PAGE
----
The SAFER Banking Act has been making headlines recently after passing through the Senate Banking Committee with a 14-9 vote. This bill, which aims to provide access to banking services for cannabis businesses, has been met with both praise and criticism from different lawmakers and stakeholders.
While some see it as a positive step towards creating a safer and more transparent environment for the cannabis industry, others believe it will have negative consequences. The controversy surrounding this bill has sparked a heated debate, and its fate is uncertain as it heads to the Senate Floor for a vote.
Positive Reactions to the Bill Passing Senate Banking Committee
Several Democrats and supporters of the SAFER Banking Act have spoken out in favor of this bill, with Senate Majority Leader Chuck Schumer pledged to bring it to the Senate floor “very soon.” They believe that providing banking services to cannabis businesses will create a safer and more transparent environment for the industry, as currently, many companies are forced to operate solely on cash.
“Our SAFER Banking Act will connect cannabis businesses, especially ones in minority and underserved communities, to find traditional financial resources like bank accounts and small business loans, creating a safer and more transparent environment for the industry to grow,” said Schumer. “Now is the time to get it done.”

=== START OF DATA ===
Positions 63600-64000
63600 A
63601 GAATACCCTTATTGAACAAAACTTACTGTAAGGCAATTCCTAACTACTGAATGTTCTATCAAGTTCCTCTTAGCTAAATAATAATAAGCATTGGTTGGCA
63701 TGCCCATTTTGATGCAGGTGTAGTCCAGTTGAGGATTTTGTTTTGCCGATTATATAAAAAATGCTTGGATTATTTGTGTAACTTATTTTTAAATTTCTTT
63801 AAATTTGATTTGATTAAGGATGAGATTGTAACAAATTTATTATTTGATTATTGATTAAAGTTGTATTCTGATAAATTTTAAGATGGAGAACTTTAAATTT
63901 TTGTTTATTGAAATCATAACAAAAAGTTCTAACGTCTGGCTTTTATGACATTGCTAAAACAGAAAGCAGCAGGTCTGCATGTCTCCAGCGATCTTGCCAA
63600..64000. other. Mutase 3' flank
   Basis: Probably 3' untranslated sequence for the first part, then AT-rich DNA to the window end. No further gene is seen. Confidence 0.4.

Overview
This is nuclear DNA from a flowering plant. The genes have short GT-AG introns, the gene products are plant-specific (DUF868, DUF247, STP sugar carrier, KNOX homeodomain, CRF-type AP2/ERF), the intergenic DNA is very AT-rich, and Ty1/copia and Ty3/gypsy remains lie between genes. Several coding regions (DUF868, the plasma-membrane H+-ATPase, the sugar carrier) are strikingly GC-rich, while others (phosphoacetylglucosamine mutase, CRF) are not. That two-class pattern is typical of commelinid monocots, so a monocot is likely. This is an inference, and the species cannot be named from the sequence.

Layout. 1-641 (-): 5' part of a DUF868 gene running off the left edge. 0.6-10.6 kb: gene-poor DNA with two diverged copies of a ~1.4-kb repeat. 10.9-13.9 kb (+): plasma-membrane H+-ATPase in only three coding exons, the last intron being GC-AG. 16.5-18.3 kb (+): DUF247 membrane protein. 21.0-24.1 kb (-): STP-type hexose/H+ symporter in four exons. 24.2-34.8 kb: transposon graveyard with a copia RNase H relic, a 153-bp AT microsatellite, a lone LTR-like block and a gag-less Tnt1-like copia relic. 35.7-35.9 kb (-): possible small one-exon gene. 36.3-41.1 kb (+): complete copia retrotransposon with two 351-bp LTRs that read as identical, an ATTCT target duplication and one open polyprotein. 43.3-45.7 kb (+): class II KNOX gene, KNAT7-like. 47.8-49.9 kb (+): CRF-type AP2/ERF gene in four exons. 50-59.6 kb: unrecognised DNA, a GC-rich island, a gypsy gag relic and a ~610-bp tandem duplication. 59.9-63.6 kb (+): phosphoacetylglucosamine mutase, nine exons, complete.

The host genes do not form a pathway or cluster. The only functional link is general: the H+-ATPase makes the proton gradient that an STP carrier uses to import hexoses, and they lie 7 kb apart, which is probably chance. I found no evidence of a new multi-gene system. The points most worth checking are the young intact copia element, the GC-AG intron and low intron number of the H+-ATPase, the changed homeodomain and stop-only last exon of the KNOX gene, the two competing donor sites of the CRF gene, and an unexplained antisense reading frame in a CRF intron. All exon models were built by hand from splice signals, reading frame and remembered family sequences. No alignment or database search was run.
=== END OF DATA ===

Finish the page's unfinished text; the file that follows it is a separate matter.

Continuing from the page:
The @SenateBanking Committee has passed our SAFER Banking Act—a huge step to help cannabis businesses operate more safely and efficiently.— Chuck Schumer (@SenSchumer) September 27, 2023
I've long advocated to expunge records for cannabis offenses, and I’m working to include provisions like HOPE and GRAM.
Now is the time.
This lack of access to banking services not only poses safety risks for employees and customers but also makes it difficult for businesses to operate and pay taxes. The positive reactions from Democrats indicate their belief that this bill can address these issues effectively.
Reese Xavier, CEO and managing partner of HT23 Growers, told The Hill in a phone interview that he was excited the SAFER Banking Act passed out of committee. But he’s hoping to see the bill provide cannabis companies the same access to loans, mortgages, and other services as it does to hemp sellers.
“That then allows us to gain access to the capital that we need to stand up these businesses to really make a difference in communities of color,” Xavier said.
Criticisms Of SAFER Banking Act Moving To Senate Floor
On the other side, there has been criticism from Republicans and some Democrats towards the SAFER Banking Act. U.S. Senator Pete Ricketts, along with a group of Republican senators, wrote a letter to Senate leaders Chuck Schumer and Mitch McConnell, vowing to oppose the SAFER Banking Act if it advances to the Senate Floor for a vote as a stand-alone bill or part of any larger package. The senators expressed their concerns about how the SAFER Banking Act would facilitate money laundering for drug cartels and investments in the industry that could lead to even higher THC potency in marijuana products.
“The growth of the marijuana industry has already caused THC potency to skyrocket from 2-5% in the 1970s to 99% in many concentrates sold today,” the senators wrote. “The significant mental health damage to youth caused by these products will only worsen with the passage of the SAFER Banking Act, as the industry will use new investments to increase potency further and bring in new users, including children. Marijuana use is associated with psychosis, motor vehicle accidents, respiratory problems, and low birth weight.”